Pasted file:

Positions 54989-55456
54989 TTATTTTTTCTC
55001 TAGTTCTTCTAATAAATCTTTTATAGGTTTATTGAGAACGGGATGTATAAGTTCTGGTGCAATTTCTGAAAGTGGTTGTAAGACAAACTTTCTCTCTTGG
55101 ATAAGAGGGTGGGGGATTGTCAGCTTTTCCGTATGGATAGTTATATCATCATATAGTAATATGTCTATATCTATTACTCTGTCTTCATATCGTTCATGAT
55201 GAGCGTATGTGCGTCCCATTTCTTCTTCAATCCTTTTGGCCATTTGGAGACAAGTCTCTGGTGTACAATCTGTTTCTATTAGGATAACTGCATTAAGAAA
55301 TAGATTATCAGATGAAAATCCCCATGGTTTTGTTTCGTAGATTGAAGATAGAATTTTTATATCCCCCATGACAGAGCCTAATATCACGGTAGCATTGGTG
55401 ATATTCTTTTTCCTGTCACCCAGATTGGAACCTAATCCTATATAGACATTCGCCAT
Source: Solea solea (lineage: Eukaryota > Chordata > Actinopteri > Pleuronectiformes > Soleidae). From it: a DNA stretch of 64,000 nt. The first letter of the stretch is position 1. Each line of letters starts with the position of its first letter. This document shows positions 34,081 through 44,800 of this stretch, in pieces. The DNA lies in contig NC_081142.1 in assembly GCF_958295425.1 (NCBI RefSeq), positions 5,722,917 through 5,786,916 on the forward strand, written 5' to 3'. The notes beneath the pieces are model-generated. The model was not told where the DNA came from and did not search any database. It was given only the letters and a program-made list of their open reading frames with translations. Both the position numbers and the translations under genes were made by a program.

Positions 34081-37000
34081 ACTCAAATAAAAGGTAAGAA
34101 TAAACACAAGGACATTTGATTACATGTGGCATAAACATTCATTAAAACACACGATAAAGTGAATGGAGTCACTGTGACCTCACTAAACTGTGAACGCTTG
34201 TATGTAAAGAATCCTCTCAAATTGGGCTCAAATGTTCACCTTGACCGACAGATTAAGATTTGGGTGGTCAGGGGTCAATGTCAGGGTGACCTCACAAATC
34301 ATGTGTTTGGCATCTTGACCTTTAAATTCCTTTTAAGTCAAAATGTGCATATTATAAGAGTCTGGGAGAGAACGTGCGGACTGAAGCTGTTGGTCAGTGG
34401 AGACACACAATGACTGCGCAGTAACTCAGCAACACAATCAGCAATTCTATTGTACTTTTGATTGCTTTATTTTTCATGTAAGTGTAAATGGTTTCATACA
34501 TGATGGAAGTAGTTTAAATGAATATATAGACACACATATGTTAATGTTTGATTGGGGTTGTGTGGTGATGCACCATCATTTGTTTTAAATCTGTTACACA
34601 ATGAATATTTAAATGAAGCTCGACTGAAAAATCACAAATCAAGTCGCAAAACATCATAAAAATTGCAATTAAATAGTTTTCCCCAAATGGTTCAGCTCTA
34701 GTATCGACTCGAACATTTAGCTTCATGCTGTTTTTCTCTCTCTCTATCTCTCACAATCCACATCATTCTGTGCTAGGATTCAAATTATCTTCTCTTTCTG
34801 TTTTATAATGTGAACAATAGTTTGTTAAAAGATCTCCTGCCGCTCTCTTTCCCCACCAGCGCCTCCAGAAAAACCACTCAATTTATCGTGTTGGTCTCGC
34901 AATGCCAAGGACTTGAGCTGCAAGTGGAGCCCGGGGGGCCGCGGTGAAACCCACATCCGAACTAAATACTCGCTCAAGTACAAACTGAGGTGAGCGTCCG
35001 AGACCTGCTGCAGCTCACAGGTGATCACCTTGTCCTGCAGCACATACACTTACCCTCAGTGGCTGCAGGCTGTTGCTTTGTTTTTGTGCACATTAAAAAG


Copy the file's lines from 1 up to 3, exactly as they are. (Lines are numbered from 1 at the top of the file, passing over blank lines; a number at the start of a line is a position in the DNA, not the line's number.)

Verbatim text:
Positions 54989-55456
54989 TTATTTTTTCTC
55001 TAGTTCTTCTAATAAATCTTTTATAGGTTTATTGAGAACGGGATGTATAAGTTCTGGTGCAATTTCTGAAAGTGGTTGTAAGACAAACTTTCTCTCTTGG